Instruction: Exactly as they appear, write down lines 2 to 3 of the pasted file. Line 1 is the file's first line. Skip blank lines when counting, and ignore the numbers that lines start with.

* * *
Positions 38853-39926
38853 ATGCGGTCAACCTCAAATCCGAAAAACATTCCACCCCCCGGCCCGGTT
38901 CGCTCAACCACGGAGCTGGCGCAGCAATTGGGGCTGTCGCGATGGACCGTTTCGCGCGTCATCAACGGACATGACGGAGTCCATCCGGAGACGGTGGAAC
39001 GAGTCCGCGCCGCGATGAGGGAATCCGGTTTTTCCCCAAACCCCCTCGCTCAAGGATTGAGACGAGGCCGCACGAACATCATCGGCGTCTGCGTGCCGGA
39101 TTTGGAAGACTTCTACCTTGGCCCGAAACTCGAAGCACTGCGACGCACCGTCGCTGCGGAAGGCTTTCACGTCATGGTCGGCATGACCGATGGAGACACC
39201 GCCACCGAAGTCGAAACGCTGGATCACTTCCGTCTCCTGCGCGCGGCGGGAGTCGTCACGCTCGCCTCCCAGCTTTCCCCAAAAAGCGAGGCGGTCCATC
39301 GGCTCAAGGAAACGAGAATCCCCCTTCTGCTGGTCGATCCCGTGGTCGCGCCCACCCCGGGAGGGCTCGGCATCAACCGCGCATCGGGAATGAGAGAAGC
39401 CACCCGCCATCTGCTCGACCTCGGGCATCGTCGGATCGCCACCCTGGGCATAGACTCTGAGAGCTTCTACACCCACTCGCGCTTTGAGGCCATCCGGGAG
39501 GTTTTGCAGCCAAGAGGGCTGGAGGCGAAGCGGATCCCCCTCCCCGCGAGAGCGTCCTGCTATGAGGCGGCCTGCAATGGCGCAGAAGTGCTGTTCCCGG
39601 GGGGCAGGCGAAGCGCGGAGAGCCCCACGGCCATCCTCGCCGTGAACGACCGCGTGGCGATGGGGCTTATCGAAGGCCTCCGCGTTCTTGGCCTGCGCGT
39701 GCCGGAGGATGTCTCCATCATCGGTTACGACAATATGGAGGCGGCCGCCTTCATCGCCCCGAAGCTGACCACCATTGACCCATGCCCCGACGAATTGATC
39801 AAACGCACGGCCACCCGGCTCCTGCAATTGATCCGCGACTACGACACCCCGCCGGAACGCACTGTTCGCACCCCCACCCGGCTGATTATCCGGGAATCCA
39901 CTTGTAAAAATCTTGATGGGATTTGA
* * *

38853 ATGCGGTCAACCTCAAATCCGAAAAACATTCCACCCCCCGGCCCGGTT
38901 CGCTCAACCACGGAGCTGGCGCAGCAATTGGGGCTGTCGCGATGGACCGTTTCGCGCGTCATCAACGGACATGACGGAGTCCATCCGGAGACGGTGGAAC